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TalkTalk ticked off at BPI 'dumb pipes' jibe

The UK's music industry body has told ISPs that they should stop being "dumb pipes", and should instead make millions of pounds from selling songs online.The UK's largest ISP, TalkTalk, immediately responded by pointing out that ISPs already offer legal download services, and suggesting that the BPI should perhaps rather concentrate on not trying to criminalise its customers.
Written by David Meyer, Contributor on

The UK's music industry body has told ISPs that they should stop being "dumb pipes", and should instead make millions of pounds from selling songs online.

The UK's largest ISP, TalkTalk, immediately responded by pointing out that ISPs already offer legal download services, and suggesting that the BPI should perhaps rather concentrate on not trying to criminalise its customers.

On Monday, the BPI released a report that had been put together by Ovum analysts. The report suggested that the bundled digital music service market could be worth £103m by 2013, and that ISPs could better hang onto their customers by signing them up to such services.

Geoff Taylor, BPI Chief Executive, welcomed the report: "It's increasingly clear that it isn't smart to be a 'dumb pipe'," BPI chief Geoff Taylor said in a statement. "This report shows that the revenue potential of digital music services alone makes sound economic sense for ISPs."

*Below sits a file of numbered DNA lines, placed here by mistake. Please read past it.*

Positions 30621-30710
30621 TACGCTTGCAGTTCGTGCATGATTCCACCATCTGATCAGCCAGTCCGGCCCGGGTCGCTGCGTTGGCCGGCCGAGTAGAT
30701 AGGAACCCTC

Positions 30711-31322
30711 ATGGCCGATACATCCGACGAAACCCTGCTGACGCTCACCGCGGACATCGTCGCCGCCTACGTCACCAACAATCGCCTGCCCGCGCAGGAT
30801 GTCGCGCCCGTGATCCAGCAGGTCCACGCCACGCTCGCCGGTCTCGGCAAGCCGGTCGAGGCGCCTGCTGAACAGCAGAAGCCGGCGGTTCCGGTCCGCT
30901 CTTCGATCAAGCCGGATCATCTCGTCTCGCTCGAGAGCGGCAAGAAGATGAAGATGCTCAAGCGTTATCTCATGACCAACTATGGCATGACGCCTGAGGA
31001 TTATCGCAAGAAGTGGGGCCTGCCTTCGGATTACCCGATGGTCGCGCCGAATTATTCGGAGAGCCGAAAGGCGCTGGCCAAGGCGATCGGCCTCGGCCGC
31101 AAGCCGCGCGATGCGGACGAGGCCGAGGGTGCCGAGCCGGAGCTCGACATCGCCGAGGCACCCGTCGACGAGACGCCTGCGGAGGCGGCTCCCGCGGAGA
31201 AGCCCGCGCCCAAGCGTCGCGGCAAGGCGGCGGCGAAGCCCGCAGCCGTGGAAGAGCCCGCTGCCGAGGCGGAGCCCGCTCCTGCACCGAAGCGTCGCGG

According to TorrentFreak, a TalkTalk spokesperson indicated a frosty reception to the BPI's suggestions.

"TalkTalk thanks the BPI for its strategic business advice, though some may question the value of such insight from an industry which has failed to acknowledge the impact of new technology on its own business models and is pressing the government to criminalise its biggest customers," the spokesperson said.

The spokesperson noted TalkTalk's existing eMusic service, adding that while legal downloads may represent a "goldmine" for ISPs, "that will not alter the fact that the copyright protection proposals being proposed threaten human rights"

"They will penalise innocent broadband customers," TalkTalk's spokesperson said. "They are expensive, unwieldy and utterly futile."

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